Ever since he sent college radio and MTV into a spin back in 1997, Ben Folds has proudly strolled down the fine line between smart-arsed and clever.
It goes without saying that Folds was Ben Folds Five. Dubbed the Elton John of the 90s, he penned witty, piano-driven pop punk anthems characterised by his cutting dry lyrics and a thirst for melody and harmony - whether it was heartbreaking or joyous - that endured for many.
Now alone and solo, Ben Folds mark II is essentially the same but better. He still tinkles the ivories with dazzling skill and his scything comments on breaking-up and the emotionally inept are all too easy to identify with, yet the most enamouring thing is that he manages to do this all without being zany or patronising.
Folds successfully re-visits already conquered ground on the outstanding title track, smartly poking fun at the Durst and co brand of 'angry, middle class and white' just as BFF's alt-rock baiting 'Underground' did so well in '97.
On 'Gone', 'Annie Waits', and 'Zak and Sara', Folds blissfully hammers away at the keys with frightening swiftness while recounting more tales of separation and loneliness. As he rummages through the woes of the terminally unhappy, he once again displays his ability to write gut-wrenching ballads ('Still Fighting It', 'Fred Jones Part 2') that could set the water-works off at any minute.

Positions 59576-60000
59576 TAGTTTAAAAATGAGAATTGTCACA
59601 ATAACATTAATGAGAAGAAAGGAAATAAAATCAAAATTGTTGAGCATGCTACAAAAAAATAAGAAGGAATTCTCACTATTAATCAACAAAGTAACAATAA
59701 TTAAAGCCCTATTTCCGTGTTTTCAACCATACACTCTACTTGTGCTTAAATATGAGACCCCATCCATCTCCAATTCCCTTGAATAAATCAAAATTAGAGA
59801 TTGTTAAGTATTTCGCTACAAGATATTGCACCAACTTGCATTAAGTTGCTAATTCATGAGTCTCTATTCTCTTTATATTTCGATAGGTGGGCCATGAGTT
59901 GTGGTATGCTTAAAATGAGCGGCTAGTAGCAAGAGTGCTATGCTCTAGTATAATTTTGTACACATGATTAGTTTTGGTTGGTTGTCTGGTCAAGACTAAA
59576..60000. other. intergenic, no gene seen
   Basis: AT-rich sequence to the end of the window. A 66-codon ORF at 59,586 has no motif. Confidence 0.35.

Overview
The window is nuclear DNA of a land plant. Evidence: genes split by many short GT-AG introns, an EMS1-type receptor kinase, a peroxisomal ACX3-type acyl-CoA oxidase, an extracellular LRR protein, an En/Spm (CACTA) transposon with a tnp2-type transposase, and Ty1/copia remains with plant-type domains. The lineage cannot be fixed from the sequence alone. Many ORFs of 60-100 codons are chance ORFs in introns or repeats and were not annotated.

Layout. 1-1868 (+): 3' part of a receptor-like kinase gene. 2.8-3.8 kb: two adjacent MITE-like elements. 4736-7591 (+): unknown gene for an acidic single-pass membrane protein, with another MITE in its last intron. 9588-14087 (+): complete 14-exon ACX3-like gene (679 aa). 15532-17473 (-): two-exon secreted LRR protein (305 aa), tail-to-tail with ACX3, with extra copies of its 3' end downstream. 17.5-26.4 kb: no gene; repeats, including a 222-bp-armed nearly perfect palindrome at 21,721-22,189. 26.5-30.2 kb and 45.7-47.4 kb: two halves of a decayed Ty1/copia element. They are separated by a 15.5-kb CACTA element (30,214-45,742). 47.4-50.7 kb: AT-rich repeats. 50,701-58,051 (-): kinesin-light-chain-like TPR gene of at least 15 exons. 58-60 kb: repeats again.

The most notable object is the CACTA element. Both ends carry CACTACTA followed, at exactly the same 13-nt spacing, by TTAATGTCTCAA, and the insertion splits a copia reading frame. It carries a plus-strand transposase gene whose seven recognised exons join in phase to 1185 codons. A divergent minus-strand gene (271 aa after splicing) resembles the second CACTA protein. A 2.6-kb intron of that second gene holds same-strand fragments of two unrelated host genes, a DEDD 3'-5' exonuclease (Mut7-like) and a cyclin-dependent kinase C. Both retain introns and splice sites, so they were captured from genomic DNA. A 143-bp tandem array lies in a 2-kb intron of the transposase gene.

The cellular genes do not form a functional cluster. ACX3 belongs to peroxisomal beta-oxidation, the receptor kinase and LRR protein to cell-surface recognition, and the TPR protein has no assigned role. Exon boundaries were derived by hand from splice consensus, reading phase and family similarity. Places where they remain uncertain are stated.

So similar is this to his now defunct band that you'd be forgiven for actually thinking this was BFF's fourth album. You can forget any notions of a more mature Folds and his obvious love of simple harmonies and sarcasm continues to dominate his songwriting. He's certainly rediscovered the chirpy, biting sound of BFF's debut and proudly wears the influence of the Beach Boys to early Queen on his sleeve (just next to his heart).
As far as moving on or re-inventing himself, 'Rockin' The Suburbs' is Ben Folds treading water but at this rate he'll be afloat for a while yet.